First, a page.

I’m not an expert forager. The only plants that grow in my area which I know are edible are pecans, dandelions, and purslane. Edible pecans are super rare in my experience thus far. And I still haven’t eaten dandelions because I haven’t yet gotten past the fact that they’re dandelions. But purslane? It’s like a dream.
I was very careful the first few times, checking the smooth petals to make sure it was really purslane and not the poisonous spurge or some other unknown. Once reassured, I pulled off a leaf to try it out. Purslane tastes more like spinach than anything else, with just that little bit of tang in the crisp succulent leaves. Now it sticks out like a sore thumb whenever I pass a bunch, and if the area looks safe (not subject to chemical treatments, too much car exhaust, etc) I’ll grab a bunch and pluck off a few leaves at a time to drop into my mouth and savor during my walk.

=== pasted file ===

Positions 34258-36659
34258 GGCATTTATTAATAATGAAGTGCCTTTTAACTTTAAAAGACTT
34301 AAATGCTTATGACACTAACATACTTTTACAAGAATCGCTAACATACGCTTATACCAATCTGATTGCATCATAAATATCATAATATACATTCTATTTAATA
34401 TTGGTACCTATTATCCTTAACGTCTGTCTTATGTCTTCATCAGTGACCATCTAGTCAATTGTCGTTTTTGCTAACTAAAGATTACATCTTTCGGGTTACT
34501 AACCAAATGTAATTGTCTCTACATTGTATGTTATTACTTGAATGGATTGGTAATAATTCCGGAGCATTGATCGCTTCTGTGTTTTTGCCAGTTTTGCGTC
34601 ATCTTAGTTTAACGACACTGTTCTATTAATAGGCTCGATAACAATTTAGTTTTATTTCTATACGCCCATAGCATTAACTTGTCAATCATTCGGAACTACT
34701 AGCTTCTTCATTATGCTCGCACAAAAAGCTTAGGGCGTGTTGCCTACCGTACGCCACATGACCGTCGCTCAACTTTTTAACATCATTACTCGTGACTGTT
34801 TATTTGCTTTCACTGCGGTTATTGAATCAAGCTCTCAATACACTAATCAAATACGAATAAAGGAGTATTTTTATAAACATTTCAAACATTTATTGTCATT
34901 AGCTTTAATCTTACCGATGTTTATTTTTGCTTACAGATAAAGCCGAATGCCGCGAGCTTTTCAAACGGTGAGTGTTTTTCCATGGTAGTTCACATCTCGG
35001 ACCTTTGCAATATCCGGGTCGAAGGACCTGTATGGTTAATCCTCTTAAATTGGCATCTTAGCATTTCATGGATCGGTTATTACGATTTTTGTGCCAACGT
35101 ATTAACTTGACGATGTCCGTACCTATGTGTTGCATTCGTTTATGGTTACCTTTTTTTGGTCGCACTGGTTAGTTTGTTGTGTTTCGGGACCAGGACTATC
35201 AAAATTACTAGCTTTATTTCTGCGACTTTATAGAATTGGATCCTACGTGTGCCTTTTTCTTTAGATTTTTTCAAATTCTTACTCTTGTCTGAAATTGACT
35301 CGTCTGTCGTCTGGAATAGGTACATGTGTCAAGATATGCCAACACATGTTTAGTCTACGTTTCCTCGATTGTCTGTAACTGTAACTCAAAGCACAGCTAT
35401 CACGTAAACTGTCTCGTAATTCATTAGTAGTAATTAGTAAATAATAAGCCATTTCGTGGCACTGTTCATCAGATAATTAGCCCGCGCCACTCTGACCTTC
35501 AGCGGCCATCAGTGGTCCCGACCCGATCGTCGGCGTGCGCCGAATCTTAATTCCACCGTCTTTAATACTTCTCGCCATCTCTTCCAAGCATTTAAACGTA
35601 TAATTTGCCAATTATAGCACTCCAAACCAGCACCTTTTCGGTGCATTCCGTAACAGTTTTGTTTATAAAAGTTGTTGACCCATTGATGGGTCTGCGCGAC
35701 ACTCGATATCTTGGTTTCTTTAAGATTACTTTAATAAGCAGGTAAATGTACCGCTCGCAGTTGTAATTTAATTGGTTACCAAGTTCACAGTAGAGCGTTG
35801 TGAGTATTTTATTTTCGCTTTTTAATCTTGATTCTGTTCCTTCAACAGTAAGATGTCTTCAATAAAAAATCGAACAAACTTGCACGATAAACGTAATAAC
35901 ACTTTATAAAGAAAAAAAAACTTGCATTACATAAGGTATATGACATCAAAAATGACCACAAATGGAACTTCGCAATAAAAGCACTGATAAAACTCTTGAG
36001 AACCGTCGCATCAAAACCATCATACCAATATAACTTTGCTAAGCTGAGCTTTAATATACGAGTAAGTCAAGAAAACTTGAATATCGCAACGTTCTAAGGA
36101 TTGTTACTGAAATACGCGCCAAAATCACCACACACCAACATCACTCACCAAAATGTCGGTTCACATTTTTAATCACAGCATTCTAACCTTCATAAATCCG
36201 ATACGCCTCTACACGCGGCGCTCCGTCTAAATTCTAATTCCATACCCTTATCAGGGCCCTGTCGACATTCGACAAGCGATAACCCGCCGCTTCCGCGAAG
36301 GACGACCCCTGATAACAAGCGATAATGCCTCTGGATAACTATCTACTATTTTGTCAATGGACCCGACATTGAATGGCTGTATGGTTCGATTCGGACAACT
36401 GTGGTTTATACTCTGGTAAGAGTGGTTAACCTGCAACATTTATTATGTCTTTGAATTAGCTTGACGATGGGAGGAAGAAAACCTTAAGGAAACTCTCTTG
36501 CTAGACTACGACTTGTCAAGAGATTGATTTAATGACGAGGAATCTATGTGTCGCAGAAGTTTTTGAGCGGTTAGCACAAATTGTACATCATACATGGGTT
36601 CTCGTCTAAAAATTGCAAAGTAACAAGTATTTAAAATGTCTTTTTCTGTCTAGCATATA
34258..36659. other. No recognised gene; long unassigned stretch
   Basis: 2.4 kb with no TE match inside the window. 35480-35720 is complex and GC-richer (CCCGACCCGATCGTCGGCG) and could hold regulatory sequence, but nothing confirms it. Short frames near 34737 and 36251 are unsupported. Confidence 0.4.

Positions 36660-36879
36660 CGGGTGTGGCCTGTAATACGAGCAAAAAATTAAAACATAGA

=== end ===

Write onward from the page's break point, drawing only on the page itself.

Purslane is a true superfood, too. Iron. Magnesium. Omega 3 fatty acids. So many vitamins and other minerals. People have been eating purslane for thousands of years and praising its health benefits, so you know it can’t be all bad.
After discovering this bunch on the way home yesterday with lots of fresh growth probably due to the recent rains, I hurried over to my side yard where a few purslane plants were already growing. Unfortunately, they did not fare as well with the rain. A mold or some other disease got to them and they had started turning whitish at the edges. One side of the purslane patch still looked pretty happy, but upon further consideration I just left them. There’s plenty of other purslane. It grows all summer here, and summer isn’t over quite yet.